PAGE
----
The Fourth District Court of Appeal held that the project baseline under CEQA for construction of a new home should not have been set prior to demolition of a potential historic structure when the demolition had occurred before submittal of a permit application to build the new home. Bottini v. City of San Diego, No. D071670 (4th Dist., Sep. 18, 2018).

The Bottinis applied to the City for a Coastal Development Permit (CDP) to construct a single-family home on a vacant lot. City staff determined that the project was categorically exempt from environmental review under CEQA’s Class 3 exemption for construction of a single-family home. On appeal, however, the City Council found that full environmental review was necessary because the Bottinis had demolished a 19th century cottage named Windemere on the lot shortly before applying for the CDP. The City had itself previously concluded that Windemere was not a historic resource, declared the structure to be a public nuisance, and authorized the Bottinis to demolish the cottage. Nevertheless, the City Council retroactively declared the cottage “historic,” concluded that the demolition should be considered part of the new home project, and found that there was a reasonable possibility that CEQA’s “historical resources” and “unusual circumstances” exceptions precluded use of the categorical exemption.

The Bottinis sued, contending that the City’s baseline determination violated CEQA and the City’s decisions regarding the historic status of Windemere and the extent of the required environmental review violated the Bottinis’ due process rights and resulted in a regulatory taking of their property.

The appellate court disagreed with the City’s determination that the “CEQA project” included both the Windemere demolition and the proposed construction of a single-family residence. Reasoning that CEQA applies prospectively, rather than to completed work, the court held that the correct baseline was the condition of the property when the Bottinis filed their CDP application. At that time, the property was a vacant lot and Windemere no longer existed. Therefore, the demolition permit and issuance of the CDP were separate projects for CEQA purposes.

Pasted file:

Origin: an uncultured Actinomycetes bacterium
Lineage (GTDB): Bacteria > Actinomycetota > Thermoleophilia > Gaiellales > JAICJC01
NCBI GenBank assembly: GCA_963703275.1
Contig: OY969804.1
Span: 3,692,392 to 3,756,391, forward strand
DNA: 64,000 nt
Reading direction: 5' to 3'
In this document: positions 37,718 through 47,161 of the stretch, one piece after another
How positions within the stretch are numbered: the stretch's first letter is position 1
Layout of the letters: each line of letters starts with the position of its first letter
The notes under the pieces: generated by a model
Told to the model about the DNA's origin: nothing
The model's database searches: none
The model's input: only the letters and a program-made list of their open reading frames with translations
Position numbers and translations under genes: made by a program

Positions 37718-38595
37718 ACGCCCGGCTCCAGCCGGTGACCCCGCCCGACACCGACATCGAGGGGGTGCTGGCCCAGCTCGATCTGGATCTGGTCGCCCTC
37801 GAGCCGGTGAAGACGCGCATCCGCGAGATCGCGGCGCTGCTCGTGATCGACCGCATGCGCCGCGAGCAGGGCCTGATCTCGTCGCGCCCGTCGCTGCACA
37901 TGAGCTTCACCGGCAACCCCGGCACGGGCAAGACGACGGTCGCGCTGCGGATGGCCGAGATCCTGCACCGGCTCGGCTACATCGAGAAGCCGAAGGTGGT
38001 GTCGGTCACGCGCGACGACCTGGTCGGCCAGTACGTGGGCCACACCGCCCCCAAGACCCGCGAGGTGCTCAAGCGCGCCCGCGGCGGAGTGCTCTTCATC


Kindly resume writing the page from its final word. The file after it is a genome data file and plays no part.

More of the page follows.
Using the correct project baseline, the court said, the Class 3 exemption clearly applied to the Bottinis’ proposed single-family residence, and the historical resource and unusual circumstances exceptions were inapplicable.

The court also held, however, that the City’s contradictory decisions regarding the historical classification of Windemere and its status as a public nuisance, and the resulting construction delays, did not deprive the Bottinis of any constitutional rights. Applying the Penn Central test to the regulatory takings claim under both the federal and state constitutions, the court concluded that the City’s actions had not interfered with the Bottinis’ reasonable investment-backed expectations. The court also dismissed the due process claims because the plaintiffs had identified no property right that was violated by the City’s conduct. While the City erred in concluding that full CEQA review was required, the Bottinis had no property right to issuance of a discretionary CDP with no environmental review.